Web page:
When Ismet sees 'the most beautiful woman in the world', Khateja, from a train window he uncharacteristically leaves the train and is married within two days. However Khateja is not so enamoured by her new husband as he would like and she devotes her life to making him as miserable as possible. Touching and very funny - the characters are wonderful.
'Khateja,' he repeated very firmly, 'you are twenty years old now, one unmarried galoot of a daughter, and we have asked around a little and we have chatted with a few people who know facts about these situations and we have found you a good husband, a man with a good family, a husband who is right for you and is also compatible from the point of view of personal relations. That is how it stands, Khateja. Now we want to arrange things, get the matter straight, everything understood on your side, everything clear and fixed up, ball rolling.'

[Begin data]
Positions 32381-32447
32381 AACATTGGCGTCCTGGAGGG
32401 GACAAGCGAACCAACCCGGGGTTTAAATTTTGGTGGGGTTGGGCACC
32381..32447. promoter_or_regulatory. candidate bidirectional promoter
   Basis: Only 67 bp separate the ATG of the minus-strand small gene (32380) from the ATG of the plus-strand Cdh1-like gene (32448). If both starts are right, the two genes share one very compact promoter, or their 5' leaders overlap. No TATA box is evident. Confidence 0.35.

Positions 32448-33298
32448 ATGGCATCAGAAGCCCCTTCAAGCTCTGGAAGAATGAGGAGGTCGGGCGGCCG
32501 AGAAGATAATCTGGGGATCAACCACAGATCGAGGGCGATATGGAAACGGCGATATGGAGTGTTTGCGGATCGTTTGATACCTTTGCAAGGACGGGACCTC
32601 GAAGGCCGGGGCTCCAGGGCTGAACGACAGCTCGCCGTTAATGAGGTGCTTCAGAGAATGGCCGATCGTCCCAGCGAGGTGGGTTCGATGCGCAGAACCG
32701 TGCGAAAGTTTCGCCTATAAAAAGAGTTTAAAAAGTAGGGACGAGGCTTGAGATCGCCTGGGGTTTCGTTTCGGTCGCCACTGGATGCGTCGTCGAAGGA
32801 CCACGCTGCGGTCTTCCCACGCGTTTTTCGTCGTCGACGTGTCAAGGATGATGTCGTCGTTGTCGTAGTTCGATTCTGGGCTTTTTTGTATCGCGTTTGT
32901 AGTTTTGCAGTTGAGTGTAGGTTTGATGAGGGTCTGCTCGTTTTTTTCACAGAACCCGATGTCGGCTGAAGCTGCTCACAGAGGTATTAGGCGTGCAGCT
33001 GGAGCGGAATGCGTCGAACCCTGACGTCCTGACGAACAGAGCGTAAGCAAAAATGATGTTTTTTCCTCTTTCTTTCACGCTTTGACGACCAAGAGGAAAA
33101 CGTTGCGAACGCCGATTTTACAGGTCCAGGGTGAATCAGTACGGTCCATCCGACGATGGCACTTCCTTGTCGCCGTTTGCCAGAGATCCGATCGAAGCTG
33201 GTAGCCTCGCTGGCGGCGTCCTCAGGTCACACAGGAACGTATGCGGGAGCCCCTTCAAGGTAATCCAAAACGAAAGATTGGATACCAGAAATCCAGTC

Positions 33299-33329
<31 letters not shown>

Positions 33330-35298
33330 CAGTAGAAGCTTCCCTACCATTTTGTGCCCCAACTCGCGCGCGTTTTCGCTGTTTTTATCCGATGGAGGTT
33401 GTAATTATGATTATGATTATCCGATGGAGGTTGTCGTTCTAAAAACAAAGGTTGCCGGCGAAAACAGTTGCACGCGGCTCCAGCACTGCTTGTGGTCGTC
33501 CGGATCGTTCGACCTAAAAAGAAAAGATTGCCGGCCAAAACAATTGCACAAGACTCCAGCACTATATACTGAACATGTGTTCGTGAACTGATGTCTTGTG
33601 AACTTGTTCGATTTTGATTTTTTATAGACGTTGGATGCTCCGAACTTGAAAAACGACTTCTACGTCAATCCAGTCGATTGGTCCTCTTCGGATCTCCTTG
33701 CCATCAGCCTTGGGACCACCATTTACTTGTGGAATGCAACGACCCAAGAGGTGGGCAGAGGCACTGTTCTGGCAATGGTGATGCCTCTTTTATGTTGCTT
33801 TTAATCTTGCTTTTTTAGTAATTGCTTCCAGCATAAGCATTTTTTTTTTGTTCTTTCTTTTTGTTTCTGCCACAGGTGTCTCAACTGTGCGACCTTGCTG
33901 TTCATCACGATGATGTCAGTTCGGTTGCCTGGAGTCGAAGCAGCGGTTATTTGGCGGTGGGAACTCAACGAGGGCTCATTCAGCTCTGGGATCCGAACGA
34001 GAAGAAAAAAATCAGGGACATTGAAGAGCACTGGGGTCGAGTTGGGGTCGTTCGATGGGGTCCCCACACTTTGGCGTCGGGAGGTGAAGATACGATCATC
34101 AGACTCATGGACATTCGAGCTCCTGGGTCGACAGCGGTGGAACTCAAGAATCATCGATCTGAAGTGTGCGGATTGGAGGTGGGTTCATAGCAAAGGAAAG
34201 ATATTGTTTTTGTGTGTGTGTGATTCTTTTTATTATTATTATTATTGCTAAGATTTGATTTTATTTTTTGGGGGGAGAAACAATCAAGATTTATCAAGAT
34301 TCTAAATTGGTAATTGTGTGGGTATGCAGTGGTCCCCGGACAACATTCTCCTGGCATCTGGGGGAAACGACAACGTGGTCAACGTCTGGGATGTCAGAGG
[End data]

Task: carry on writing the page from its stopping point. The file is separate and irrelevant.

'It's the ur-ur man isn't it?' Khateja said with perfect serenity.
Quickly she evaluated: was this the correct strategic instant to throw a tantrum? postpone for maximum effect? the relative advantage of an epileptic fit and an asthma attack, gasping, choking for breath, screaming out loud so the cups in the drawer rattled, over a mundane temper tantrum, say? a seizure? In desperate circumstances the effectiveness of a well-thought-out, clearly enunciated, curdled-blood suicide threat shouldn't be underestimated.